Commentary: Changing the Social Norm about Corporal Punishment
Evidence for the detrimental effects of corporal punishment (CP) on children has been borne out by more than 50 years of empirical research. However, in the United States, many parents continue to use and have favorable attitudes toward CP, reflecting an entrenched social norm. This commentary provides a review of the findings from two studies on how parents’ perceptions of CP are influenced by social norms (Fleckman, Taylor, Theall, & Andrinopoulous, Child Adol Soc Work J. https://doi.org/10.1007/s10560-018-0581-1, 2019; Klevens, Kollar, Rizzo, O’Shea, Nguyen, & Roby, Child Adol Soc Work J, 2019). We briefly describe how these articles fit into the considerable body of CP literature. We then examine some of the findings and strengths of the studies, as well as suggest future research inquiries. Next, we describe the current efforts to change the social norms regarding the reliance on CP in the United States, including the recent statement by the American Academy of Pediatrics opposing CP. Finally, we conclude with a discussion of an emerging, yet promising practice towards changing beliefs and behaviors—the establishment of No Hit Zones (NHZs).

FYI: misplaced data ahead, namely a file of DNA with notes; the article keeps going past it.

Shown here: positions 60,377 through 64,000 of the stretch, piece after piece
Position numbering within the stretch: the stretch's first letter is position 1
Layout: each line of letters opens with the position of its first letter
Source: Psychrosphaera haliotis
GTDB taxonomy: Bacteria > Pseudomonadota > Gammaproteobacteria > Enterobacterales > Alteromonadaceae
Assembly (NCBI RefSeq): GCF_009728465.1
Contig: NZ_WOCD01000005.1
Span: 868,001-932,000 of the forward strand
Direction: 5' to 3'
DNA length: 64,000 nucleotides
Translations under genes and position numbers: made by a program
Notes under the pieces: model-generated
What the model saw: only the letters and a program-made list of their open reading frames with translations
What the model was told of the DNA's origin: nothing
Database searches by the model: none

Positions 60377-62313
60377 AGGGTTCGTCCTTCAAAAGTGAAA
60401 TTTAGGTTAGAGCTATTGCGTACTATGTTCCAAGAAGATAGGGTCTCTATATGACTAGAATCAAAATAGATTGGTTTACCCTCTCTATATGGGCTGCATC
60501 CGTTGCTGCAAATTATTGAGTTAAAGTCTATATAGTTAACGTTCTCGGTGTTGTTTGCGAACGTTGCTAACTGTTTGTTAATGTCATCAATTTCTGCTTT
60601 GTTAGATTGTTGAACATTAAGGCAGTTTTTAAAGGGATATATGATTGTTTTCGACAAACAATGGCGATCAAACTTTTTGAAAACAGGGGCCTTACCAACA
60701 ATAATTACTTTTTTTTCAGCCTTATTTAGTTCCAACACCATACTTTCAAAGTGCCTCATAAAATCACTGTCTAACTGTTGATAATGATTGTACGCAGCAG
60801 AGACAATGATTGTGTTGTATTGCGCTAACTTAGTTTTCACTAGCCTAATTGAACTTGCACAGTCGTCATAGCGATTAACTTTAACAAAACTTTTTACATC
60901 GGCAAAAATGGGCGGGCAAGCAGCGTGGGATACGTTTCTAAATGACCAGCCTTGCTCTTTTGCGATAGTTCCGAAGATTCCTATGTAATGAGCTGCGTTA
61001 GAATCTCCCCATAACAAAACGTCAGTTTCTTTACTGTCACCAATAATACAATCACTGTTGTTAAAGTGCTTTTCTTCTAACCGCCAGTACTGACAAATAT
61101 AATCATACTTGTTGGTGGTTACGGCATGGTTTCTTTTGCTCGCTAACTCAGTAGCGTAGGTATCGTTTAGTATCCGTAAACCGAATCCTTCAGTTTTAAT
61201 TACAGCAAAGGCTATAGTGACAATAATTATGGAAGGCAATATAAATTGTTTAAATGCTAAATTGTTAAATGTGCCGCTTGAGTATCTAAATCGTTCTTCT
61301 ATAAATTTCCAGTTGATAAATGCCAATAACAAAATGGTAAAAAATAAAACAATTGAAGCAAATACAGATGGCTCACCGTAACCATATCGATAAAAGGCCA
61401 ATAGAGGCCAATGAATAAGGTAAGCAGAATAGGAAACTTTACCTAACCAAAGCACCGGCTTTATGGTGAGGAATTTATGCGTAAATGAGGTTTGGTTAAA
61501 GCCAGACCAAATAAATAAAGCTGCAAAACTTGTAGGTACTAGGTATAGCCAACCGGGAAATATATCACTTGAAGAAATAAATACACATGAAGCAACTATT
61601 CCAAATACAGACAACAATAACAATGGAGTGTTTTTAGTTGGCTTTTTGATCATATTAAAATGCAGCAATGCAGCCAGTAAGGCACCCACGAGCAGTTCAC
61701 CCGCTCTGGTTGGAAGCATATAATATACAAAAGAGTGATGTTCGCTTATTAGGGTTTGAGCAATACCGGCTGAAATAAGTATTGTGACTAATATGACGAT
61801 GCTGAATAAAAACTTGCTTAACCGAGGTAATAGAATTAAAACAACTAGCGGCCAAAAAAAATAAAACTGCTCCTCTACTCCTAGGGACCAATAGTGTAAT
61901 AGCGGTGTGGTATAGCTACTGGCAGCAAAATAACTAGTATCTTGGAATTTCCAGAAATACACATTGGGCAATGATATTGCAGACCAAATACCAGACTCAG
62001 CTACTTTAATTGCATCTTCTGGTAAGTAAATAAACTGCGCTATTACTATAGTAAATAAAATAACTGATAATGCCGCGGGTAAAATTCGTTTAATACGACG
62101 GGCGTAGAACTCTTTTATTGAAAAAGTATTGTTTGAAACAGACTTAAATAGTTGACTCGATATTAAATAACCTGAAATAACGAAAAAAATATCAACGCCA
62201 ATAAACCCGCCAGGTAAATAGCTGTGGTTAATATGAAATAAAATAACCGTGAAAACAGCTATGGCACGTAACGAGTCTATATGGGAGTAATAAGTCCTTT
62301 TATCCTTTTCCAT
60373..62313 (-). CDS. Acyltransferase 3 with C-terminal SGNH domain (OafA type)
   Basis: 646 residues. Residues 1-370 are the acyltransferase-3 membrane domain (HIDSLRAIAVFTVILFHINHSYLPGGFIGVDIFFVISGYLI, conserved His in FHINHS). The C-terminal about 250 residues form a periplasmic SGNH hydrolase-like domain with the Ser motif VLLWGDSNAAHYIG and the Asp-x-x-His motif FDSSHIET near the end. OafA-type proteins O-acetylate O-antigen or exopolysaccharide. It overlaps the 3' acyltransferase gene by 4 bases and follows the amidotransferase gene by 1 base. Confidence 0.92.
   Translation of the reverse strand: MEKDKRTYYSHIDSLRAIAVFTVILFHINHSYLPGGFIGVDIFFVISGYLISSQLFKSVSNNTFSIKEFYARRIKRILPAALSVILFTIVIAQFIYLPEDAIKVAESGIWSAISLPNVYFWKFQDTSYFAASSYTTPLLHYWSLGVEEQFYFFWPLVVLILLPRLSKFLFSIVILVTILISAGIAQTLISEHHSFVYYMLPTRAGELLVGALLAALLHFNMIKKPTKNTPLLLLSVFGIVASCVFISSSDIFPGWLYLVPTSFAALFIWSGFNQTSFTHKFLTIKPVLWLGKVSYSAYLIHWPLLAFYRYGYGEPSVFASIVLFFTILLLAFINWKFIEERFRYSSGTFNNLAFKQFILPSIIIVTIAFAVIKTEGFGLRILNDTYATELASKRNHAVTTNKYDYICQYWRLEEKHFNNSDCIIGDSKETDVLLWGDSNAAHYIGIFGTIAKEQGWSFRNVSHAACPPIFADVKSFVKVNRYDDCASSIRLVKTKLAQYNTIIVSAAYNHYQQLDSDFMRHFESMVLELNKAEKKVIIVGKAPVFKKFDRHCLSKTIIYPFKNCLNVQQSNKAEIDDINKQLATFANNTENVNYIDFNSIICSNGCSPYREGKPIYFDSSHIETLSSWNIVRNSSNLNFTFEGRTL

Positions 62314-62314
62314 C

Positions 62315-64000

Compliance with Ethical Standards
Conflict of interest
All authors serve on the executive committee of the National Initiative (Summit) to End Corporal Punishment. In addition, Author 1 is President Emerita of the American Professional Society on the Abuse of Children. Author 2 is President of the U.S. Alliance to End the Hitting of Children. Author 3 is Vice President of the American Professional Society on the Abuse of Children and leads the committee for the No Hit Zone initiative.
This article does not contain any studies with human participants or animals performed by any of the authors.
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